How To Start A Commissary Kitchen?
Commercial shared kitchens are highly profitable. Kitchen setup for small restaurants is cost-intensive. However, with commissary kitchens, food service business owners can reduce their expenditure significantly. To start a commercial kitchen rental business, you will need to research various factors:
- Market Demand For Food Commissary: You can thoroughly analyze the market before starting your commissary kitchen.
- Space And Layout: You will need a dedicated space for starting your own commissary kitchen rental business. Most commercial shared kitchens have a large common prep area with multiple cooking stations. There should be ample space for the placement of essential commercial kitchen equipment. Common kitchen layouts include zone-style layout, open kitchen design, assembly line, and island cooking suites.
- Location: You can choose a prime location to set up your commercial commissary kitchen.
- Amenities: Provide special amenities for commissary kitchens like recycled clean water supply, QR-based ordering service, and advanced disposal systems.
- Equipment: Equip your commissary kitchen with various commercial kitchen equipment for a seamless experience.
- Storage: Most flex kitchens need large storage areas to stock necessary food items and equipment.
- Compliance: Obtain all necessary regulations and permits and abide by all necessary health and safety laws.
- Easy-documentation Process: As a commissary owner, the documentation process needs to be hassle-free for business owners. Most newbie restaurant owners start their journey in the foodservice industry with ghost restaurants. To make sure that they are up and running in a short period, it is essential to make the documentation process seamless.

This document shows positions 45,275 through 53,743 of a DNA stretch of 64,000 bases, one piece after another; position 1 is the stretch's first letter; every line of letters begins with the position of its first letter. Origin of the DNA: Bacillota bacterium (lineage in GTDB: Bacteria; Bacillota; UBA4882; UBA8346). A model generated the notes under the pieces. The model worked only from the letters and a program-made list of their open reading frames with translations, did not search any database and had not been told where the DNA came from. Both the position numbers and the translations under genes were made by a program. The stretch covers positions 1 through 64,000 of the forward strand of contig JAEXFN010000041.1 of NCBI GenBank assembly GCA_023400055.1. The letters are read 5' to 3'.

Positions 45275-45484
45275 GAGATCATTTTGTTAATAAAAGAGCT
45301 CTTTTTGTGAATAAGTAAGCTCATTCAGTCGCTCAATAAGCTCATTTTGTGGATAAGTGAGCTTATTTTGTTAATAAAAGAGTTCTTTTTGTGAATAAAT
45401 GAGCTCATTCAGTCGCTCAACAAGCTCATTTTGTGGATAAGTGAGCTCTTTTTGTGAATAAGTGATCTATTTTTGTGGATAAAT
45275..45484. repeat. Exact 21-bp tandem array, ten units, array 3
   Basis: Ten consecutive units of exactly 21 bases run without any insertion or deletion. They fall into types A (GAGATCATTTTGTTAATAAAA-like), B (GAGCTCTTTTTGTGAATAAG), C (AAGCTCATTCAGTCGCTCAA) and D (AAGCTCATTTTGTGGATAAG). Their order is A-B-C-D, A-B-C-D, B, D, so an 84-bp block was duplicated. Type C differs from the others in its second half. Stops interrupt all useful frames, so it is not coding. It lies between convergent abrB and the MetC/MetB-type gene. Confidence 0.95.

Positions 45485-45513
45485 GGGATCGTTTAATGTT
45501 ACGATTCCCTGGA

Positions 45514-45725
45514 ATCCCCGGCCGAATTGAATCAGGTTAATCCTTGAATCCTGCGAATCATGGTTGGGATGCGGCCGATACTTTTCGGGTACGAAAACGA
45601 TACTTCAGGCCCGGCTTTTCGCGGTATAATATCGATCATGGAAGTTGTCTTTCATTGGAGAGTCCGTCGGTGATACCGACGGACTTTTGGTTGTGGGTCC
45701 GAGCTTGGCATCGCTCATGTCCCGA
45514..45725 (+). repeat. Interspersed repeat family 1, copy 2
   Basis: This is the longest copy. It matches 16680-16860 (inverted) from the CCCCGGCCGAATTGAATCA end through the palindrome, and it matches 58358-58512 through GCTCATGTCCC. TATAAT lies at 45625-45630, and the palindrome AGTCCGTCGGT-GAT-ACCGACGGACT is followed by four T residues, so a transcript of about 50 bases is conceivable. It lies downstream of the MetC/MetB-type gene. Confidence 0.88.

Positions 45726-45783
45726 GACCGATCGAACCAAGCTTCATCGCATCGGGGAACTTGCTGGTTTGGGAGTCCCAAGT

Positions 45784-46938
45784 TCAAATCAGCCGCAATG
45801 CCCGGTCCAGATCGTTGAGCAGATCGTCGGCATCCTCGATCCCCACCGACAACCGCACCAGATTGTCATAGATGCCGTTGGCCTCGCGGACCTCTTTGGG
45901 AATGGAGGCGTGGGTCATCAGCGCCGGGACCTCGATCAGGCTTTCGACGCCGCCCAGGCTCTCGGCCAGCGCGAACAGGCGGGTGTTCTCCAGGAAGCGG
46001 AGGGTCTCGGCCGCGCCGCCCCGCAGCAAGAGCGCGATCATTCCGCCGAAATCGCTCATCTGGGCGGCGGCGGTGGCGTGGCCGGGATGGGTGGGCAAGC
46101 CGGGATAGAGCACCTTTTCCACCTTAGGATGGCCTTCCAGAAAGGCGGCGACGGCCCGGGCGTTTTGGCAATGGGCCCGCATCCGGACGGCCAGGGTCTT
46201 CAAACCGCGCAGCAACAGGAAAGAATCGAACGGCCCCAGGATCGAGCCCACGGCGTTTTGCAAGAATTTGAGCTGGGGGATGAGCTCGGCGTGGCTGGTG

List of Commercial Kitchen Equipment For Commissary Kitchens
Commercial kitchen equipment is essential for commissary kitchens. With high-quality commercial kitchen equipment, you can increase your efficiency and save money simultaneously. Here is some essential commercial kitchen equipment for commissary kitchens:
Commercial Blenders: Commercial blenders are essential for commissary kitchens. With blenders, you can create exciting cocktails, smoothies, and shakes for your patrons.
Commercial Grills and Commercial Ranges: You can prepare steak and pork with high-quality commercial ranges and grills. Commercial ovens are highly versatile, and you can cook, grill, or store food products.
Commercial Refrigeration Units: You can create an efficient ecosystem for foodservice owners to utilize with high-end commercial refrigeration units. You can outfit your commissary kitchen with reach-in refrigeration units, walk-in refrigeration units, and commercial ice maker units.
Commercial Fryers: High-quality commercial fryers are essential for fast food joint owners to serve french fries, cheese balls, and meatballs.
Commercial Prep-Tables: With high-end prep tables and work tables, serve pizzas, subs, burgers, and salads quickly. You can opt for refrigerated prep tables with storage for more efficiency.
Flex-kitchens, shared-kitchens, and commissary kitchens work well for new restaurant owners and startup owners. You can test new recipes, develop new concepts, and scale your foodservice business exponentially with flex-kitchen solutions. Flex-kitchen solutions are growing in demand as many caterers, event managers, and restaurants use commissary kitchens to serve their patrons. Since the COVID-19 pandemic, the number of ghost restaurants has increased rapidly. Foodservice units have expanded delivery areas and scaled up operations exponentially without any significant investment with delivery-only options. This economical and sustainable business model has increased profits for business owners. Additionally, ghost kitchen operations have witnessed the heavy implementation of technology that has bridged the gap between large restaurants and small food service owners.